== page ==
Zuma faces 800 kickback charges
JOHANNESBURG: South Africa’s Supreme Court of Appeal has ruled that President Jacob Zuma can face prosecution on almost 800 charges of corruption relating to a 1990s arms deal.
Mr Zuma had lodged a challenge at the court after a lower court decided last year to reinstate charges that were previously dropped by prosecutors. The National Prosecuting Authority must now decide whether to pursue a prosecution.
“The reasons for discontinuing the prosecution ... do not bear scrutiny,” Supreme Court judge Eric Leach said, delivering a ruling that the presidency described as “disappointing”.
The opposition Democratic Alliance party has fought since 2009 to reactivate 783 charges relating to controversial postapartheid military contracts that have dogged Mr Zuma for much of his time in government.
The President, who is accused of corruption, fraud, moneylaundering and racketeering, has always insisted he is innocent of the allegations that date back to when he was rising through the African National Congress party.
Mr Zuma, who is on an official visit to Zambia, could contest the ruling by appeal to the Constitutional Court.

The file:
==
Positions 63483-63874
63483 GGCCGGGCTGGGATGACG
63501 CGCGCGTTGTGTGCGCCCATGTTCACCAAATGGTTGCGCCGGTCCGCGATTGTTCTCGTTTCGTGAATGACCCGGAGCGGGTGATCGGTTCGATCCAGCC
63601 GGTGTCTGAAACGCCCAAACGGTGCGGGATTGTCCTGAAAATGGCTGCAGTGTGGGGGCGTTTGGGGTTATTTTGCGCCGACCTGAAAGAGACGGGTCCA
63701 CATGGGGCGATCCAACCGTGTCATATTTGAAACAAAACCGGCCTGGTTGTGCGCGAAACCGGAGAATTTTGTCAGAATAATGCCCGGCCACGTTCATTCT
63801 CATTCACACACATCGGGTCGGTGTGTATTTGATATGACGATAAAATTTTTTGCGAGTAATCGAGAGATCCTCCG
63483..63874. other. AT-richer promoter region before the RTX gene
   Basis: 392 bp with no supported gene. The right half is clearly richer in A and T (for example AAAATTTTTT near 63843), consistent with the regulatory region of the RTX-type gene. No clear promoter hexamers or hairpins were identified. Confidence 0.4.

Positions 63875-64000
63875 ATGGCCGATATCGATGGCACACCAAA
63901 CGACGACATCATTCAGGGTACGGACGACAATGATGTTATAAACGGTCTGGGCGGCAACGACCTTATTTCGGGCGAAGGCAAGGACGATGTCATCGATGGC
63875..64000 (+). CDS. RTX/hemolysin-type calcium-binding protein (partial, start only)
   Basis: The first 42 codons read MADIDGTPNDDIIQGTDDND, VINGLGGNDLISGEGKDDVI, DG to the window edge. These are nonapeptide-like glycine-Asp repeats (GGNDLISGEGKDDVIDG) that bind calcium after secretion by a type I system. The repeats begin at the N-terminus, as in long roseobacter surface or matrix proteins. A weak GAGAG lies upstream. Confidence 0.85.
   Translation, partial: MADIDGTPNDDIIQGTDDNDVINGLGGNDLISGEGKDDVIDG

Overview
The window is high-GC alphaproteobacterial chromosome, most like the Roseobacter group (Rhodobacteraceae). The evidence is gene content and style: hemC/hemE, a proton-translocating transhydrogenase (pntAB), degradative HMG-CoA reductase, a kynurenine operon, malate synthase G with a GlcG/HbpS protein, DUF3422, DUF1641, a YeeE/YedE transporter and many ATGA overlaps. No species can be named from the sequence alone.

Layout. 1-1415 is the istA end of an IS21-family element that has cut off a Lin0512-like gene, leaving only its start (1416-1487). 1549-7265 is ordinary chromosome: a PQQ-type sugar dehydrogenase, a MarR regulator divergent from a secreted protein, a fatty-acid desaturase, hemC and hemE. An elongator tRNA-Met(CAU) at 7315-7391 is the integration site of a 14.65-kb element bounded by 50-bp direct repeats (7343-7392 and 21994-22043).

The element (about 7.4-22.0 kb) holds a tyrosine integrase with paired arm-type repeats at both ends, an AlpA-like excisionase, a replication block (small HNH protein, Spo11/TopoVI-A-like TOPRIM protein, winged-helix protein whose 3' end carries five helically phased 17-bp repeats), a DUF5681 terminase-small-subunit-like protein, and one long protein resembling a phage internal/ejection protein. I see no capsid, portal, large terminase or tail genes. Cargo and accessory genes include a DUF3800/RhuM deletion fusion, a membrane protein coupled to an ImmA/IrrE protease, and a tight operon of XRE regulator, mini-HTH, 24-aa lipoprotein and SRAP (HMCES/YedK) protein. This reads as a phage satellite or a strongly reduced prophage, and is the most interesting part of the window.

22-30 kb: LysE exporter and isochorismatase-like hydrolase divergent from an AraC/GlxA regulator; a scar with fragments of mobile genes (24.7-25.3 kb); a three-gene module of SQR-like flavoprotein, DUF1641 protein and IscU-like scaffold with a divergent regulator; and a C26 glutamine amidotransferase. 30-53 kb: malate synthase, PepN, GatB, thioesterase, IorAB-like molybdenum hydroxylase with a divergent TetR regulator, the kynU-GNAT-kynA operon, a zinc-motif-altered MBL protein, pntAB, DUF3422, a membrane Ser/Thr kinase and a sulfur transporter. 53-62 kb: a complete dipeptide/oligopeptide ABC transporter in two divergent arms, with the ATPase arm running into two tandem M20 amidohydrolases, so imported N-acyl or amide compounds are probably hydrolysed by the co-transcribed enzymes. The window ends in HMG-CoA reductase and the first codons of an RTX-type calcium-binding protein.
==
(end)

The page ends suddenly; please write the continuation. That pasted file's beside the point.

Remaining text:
“The decision of the Supreme Court of Appeal today, whilst disappointing, was much anticipated,” his office said.
Mr Zuma, 75, and other government officials were accused of taking kickbacks from the $6.3 billion purchase of fighter jets, patrol boats and other arms manufactured by five European firms, including British military equipment maker BAE Systems and French company Thales.
In 2005 Mr Zuma’s former financial adviser Schabir Shaik was convicted for organising bribes in exchange for military hardware contracts and sentenced to 15 years in prison. He was later released on medical parole.
The Supreme Court ruling could intensify calls for Mr Zuma to resign and cast a shadow over an ANC conference in December that will elect his successor.
The case is the latest in a string of political and legal scandals that have haunted the President but failed to shake his grip on power. He was ordered last year to repay $30 million of public funds for upgrades to his personal residence that judges said showed he had disrespected the constitution.